Catamaran vs Monohull - Which is Better?

Catamaran vs Monohull - Which is Better? Blog

Welcome aboard as we go on an exciting journey to investigate the common discussion among the sailors; which boat to choose? Catamaran or sailboat? It is impossible to tell whether a sailboat is better than a catamaran or the other way around. Each one has its pros besides cons and may provide you with an amazing adventure. It all depends on your needs, wishes, abilities and budgets. Join us as we explore the different benefits, designs and many more characteristics of these two vessels. The main difference between monohull boats and catamarans is that monohull boats are classic sailing boats featuring only one hull, whereas catamarans are multi-hull boats. They typically have two hulls. 


Before we get into more detail about catamarans and sailboats, here's an overview of their advantages and disadvantages. The differences between sailboats and catamarans are explained in detail below.

Catamaran vs Monohull Sailboat Comparison

Boat type


Monohull Sailboat


Catamarans are faster due to less hull water resistance

Sailboats are slower since they have a single hull, but upwind, they can catch up with cats.

Handling and manoeuvring

Their wide beam allows for rapid turns, and the reduced heel angle offers a stable sailing experience. Sailboats are more difficult to manoeuvre because they tend to heel in strong winds and have deeper draft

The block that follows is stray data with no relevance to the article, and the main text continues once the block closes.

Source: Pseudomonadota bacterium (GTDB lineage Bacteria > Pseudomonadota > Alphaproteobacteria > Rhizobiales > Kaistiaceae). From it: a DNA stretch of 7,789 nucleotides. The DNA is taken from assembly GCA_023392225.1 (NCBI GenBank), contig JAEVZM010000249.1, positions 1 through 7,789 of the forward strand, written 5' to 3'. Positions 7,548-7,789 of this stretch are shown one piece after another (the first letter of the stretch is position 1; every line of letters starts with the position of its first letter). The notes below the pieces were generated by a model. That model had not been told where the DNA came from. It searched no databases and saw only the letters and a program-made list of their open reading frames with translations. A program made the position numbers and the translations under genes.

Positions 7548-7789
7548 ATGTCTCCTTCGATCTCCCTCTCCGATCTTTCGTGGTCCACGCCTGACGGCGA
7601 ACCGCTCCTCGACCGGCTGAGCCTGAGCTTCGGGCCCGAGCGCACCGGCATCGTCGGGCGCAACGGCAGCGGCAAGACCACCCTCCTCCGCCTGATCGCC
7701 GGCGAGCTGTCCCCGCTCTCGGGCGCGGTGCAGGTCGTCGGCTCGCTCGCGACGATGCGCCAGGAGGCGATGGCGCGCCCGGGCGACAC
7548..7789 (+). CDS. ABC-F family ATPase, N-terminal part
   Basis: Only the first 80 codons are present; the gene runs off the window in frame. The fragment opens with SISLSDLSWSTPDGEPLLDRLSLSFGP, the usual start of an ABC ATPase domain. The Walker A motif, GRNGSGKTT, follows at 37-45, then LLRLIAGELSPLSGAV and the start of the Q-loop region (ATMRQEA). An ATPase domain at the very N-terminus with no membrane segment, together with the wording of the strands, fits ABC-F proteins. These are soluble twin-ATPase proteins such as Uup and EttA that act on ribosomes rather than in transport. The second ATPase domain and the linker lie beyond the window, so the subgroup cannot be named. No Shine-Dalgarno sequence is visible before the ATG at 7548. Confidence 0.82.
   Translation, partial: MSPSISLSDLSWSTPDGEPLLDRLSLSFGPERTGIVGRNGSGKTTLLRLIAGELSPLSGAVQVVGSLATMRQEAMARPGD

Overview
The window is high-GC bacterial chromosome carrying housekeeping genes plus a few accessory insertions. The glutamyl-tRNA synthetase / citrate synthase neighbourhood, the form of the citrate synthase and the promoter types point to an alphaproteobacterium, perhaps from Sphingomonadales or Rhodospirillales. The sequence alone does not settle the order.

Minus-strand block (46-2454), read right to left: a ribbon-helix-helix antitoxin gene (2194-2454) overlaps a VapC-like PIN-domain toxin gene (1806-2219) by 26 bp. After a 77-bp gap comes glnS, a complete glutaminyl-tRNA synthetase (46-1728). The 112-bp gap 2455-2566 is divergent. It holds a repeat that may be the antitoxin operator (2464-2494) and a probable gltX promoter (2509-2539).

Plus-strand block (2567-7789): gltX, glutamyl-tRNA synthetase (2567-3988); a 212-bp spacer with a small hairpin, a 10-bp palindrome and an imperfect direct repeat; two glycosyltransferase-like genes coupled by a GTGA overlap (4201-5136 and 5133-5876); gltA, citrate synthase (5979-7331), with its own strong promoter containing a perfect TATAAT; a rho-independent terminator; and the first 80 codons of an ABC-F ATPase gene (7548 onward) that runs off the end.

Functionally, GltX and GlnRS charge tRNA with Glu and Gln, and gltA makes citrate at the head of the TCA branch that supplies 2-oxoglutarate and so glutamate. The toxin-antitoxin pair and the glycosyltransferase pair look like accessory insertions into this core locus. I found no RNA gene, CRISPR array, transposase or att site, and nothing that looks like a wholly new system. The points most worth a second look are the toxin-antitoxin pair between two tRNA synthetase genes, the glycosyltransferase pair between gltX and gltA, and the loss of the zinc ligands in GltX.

Catamarans are way more spacious and, hence much more comfortable.

Sailboats are much smaller, thus the cabins and all the other matters that offer greater comfort are also smaller.


Catamarans offer increased stability due to their double hulls.

Its self-righting ability can save lives, but they are still less stable than catamarans


The catamaran withstands the waves and force of the sea very effectively, allowing for freer and more stable movement on the deck.

Even the tiniest waves can be felt here, reducing deck stability compared to catamarans.


More expensive to maintain, due to the larger number of parts.

Since they have only one hull, they are easier to maintain.


High cost

Relatively low 


In the next section, we will look at the essential qualities of catamarans, such as their stability, cost, manoeuvrability, maintenance, speed, and other elements that determine their appeal and use.

What is a Catamaran?